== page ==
• However, one epidemiological study did not find a relationship between folate intake and postpartum depression (Miyake et al., 2006)
bright light therapy
Bright light therapy
  • Few rigorously done studies with adequate controls, outcome measures
  • Meta-analysis done by APA subcommittee found that significant benefit in seasonal and non-seasonal MDD, although number of studies that reached criteria for inclusion based on design were small
  • Some reports of mania

Golden et al., 2005; Epperson et al., 2004; Kripke et al., 1992

  • Part of Traditional Chinese Medicine, some have voiced concerns about its study as separate entity
  • Systematic reviews and meta-analyses fail to demonstrate consistently positive results over control conditions
  • Control conditions challenging- some use “sham” points, other conditions (i.e., massage)
  • Evidence base is limited by flawed methodology, very inconclusive evidence at this time for efficacy
  • Generally low risk

Halbreich , 2008; Wang et al., in press; Leo and Ligot, 2007; Smith and Hay, 2005

  • For most individuals, exercise is important and indicated for overall health benefits
  • Epidemiological studies support benefits for decreased risk of depression
  • Methodological weaknesses in studies include: difficulty selecting appropriate control conditions, difficulty blinding to condition, adequate follow-up of effects
  • Dose of exercise very important component in terms of design, assessment of efficacy

Brown et al., 2005; Strawbridge et al., 2002; Lawlor et al., 2001;

Dunn et al., 2001; Trivedi et al., 2006

  • Treatment studies support further research as an adjunctive treatment; role as monotherapy
  • May be especially important considering the high comorbidity with cardiovascular disease, obesity, and other medical problems experienced at high rates by those with mood disorders
  • Unless there are medical contraindications, should be recommended as part of overall treatment plan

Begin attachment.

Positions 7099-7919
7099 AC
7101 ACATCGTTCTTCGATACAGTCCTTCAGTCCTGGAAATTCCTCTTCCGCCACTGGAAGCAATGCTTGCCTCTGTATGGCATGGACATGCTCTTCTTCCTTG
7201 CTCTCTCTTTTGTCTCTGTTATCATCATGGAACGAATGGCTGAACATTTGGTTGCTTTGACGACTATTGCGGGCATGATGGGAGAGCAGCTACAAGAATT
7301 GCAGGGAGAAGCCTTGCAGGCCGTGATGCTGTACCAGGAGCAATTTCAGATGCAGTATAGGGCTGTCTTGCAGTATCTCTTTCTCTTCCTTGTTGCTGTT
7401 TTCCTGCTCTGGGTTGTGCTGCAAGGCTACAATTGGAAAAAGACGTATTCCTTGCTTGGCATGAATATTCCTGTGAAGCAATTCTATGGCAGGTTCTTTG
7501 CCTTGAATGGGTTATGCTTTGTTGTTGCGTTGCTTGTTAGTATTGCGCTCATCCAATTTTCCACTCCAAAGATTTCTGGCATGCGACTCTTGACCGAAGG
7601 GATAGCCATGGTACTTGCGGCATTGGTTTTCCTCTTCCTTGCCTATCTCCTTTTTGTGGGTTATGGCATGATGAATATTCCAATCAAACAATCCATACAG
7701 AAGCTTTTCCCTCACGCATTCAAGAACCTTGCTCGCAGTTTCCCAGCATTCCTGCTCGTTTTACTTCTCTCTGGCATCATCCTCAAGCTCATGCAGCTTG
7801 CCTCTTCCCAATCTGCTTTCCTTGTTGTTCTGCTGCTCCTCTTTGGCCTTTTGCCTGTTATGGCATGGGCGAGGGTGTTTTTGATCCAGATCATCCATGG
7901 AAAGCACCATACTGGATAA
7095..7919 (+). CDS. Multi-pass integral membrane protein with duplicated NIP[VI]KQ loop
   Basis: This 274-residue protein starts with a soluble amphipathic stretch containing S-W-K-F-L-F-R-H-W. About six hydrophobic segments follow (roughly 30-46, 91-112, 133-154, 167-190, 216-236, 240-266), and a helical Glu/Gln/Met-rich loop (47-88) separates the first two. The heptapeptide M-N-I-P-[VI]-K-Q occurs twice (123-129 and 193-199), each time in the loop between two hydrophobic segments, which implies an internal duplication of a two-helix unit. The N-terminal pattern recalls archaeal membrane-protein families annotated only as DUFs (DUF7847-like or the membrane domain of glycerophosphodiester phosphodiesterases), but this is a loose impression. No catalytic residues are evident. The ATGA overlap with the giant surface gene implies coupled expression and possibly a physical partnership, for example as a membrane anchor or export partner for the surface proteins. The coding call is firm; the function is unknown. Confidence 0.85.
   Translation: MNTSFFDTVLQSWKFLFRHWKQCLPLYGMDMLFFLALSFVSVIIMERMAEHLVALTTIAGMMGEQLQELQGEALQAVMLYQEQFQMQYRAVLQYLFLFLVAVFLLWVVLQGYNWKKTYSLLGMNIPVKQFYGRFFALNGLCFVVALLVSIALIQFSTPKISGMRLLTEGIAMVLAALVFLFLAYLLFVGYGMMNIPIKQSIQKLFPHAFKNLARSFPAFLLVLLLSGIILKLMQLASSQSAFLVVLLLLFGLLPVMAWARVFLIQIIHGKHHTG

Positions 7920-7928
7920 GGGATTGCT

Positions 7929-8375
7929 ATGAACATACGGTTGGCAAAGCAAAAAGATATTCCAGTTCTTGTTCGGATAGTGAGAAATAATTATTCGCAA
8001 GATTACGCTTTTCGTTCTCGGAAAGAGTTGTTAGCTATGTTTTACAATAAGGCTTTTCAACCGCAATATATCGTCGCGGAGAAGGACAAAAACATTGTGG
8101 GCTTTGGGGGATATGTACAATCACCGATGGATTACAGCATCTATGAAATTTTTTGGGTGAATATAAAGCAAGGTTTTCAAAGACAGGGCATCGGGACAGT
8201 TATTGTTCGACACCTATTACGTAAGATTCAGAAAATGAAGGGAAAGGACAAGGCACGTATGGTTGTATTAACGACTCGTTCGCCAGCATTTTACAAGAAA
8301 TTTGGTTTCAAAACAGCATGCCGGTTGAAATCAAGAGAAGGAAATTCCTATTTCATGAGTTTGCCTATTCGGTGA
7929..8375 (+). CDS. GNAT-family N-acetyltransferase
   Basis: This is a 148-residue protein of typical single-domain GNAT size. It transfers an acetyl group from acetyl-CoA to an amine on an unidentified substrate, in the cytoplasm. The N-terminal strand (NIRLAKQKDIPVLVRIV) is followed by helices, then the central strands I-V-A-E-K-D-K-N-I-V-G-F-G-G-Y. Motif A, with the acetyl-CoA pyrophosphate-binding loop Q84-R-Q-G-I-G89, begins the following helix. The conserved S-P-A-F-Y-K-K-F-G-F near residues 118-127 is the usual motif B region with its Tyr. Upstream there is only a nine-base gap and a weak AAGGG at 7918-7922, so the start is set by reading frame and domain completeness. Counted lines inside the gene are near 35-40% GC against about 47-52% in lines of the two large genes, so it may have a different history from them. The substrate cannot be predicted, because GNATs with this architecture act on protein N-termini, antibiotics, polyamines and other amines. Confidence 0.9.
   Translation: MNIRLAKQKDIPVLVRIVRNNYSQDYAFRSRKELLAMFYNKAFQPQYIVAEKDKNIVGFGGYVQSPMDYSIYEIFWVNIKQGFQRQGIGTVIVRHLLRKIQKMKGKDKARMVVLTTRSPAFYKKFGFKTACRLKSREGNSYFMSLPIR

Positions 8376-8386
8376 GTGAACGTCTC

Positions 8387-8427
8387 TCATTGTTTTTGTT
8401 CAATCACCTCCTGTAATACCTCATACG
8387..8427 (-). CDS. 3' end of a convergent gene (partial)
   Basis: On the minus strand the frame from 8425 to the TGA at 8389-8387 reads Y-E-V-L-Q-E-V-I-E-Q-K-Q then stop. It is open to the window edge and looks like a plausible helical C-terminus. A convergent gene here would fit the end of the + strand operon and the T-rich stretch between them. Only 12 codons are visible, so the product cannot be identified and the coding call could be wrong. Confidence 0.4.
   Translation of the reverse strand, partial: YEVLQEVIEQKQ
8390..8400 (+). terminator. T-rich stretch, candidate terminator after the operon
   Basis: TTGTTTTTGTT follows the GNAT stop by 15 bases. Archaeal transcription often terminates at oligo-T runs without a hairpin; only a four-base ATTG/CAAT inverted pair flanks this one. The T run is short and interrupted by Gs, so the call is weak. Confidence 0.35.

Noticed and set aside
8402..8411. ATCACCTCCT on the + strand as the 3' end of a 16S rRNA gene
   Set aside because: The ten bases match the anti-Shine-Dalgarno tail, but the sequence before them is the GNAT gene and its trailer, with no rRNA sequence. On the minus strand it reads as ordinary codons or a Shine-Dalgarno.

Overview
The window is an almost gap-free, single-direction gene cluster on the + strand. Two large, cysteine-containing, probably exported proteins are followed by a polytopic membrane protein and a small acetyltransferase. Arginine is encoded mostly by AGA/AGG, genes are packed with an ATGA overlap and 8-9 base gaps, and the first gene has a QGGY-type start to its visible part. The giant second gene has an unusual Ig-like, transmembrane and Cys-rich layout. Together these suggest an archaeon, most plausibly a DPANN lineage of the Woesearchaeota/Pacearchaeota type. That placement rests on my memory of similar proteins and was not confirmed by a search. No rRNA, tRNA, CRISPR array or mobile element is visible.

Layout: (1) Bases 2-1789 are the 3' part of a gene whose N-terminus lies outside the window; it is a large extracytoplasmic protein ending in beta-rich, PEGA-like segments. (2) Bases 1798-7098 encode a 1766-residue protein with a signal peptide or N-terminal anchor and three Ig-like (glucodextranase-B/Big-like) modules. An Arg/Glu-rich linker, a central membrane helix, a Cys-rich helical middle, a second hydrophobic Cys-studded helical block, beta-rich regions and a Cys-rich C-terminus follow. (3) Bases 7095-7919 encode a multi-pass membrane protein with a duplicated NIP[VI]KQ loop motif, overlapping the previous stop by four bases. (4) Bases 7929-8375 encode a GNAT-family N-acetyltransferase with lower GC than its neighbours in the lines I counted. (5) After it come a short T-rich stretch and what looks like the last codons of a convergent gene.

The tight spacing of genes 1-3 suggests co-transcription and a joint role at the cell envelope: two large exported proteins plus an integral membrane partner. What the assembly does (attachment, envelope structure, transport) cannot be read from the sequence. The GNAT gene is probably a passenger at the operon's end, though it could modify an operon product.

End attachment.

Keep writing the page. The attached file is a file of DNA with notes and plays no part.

• Dunn et al., 2005; Blumenthal et al., 2007; Trivedi et al., 2006
vitamin d
Vitamin D
  • Vitamin D – different forms, groups of steroids
  • Pro-hormone calcidiol
  • Vitamin D3 – calcitriol
    • 1, 25 dihydroxy cholecalciferol (calcitriol)
    • produced when ultraviolet light interacts with 7-dehydrocholesterol
    • Binds to vitamin D receptors (steroid receptors, including those in the brain)
    • More production with natural sun exposure (high UV index), some from tanning beds
    • Light boxes- filter out UV rays to deliver bright white light
    • Unclear if supplementation with vitamin D2 equivalent
vitamin d1
Vitamin D
  • Deficiency- bone softening disorders such as rickets
  • Most studies suggesting health benefits are association studies (not treatment studies)
  • Hypervitaminosis D- excess supplementation can be toxic, generates hypercalcemia, can cause birth defects, renal impairment
  • Typically up to 250 micrograms/day (10,000 IU) in adults recommended
  • Benefits of supplementation unclear
vitamin d and depression association studies
Vitamin D and Depression:Association Studies
  • Number of association studies demonstrating lower vitamin D levels inversely associated with depression (although not all studies show this)
    • Examples: Hoogendijk et al., Arch Gen Psychiatry, 2008; Hoang et al., Mayo Clin Proc 2011; Ganji et al., Int Arch Med 2010; Wilkins et al., Am J Geriatr Psychiatry
  • Higher intake of vitamin D associated with lower risk of depression in older women (Bertone-Johnson et al., Am J Clin Nutr, 2011)
vitamin d and prevention prospective study
Vitamin D and Prevention?Prospective Study
  • Milaneschi et al., J Clin Endocrinol Metab 2010
    • Prospective cohort study, N=531 women, 423 men > 65 years of age
    • Serum 25(OH)D levels at baseline, 3 and 6 years
    • Center for Epidemiological Studies Depression Scale (CES-D) >16 identified as depressed
    • Low vit D defined as < 50 nmol/liter
    • Both women and men experienced a significantly greater risk of developing depressive symptoms with lower vitamin D levels, relationship more robust in women
      • Women – Hazard ratio of 2.0
      • Men- Hazard ratio of 1.6
treatment studies
Treatment Studies
  • Vitamin D supplementation on symptoms of depression in overweight/obese subjects
    • N=441; used Beck Depression Inventory BDI
    • At baseline, did a cross-sectional study:
      • Low D3 levels (<40 nmol/liter associated with higher BDI scores
    • Treatment Study
      • Randomized to Vit D 20,000 IU or 40,000 IU or placebo per week for one year
      • Significant improvement in depressive scores among the two vitamin D groups compared to placebo after one year
  • (Jorde et al., J Internal Med 2008)
treatment studies1
Treatment Studies
  • Prevention of Seasonal Affective Disorder?
    • Women aged 70 or older, N=1621
    • Vitamin D 800 IU vs no supplementation (randomized)
    • No difference in depression scores between May and October
treatment studies2
Treatment Studies
  • Healthy young adults randomized to assess cognitive and emotional functioning (not depressed)
    • N=128, double-blind, placebo controlled
    • 5000 IU cholecalciferol or placebo x 6 weeks
    • No differences on cognitive or emotional batteries
    • History of mood disorder exclusionary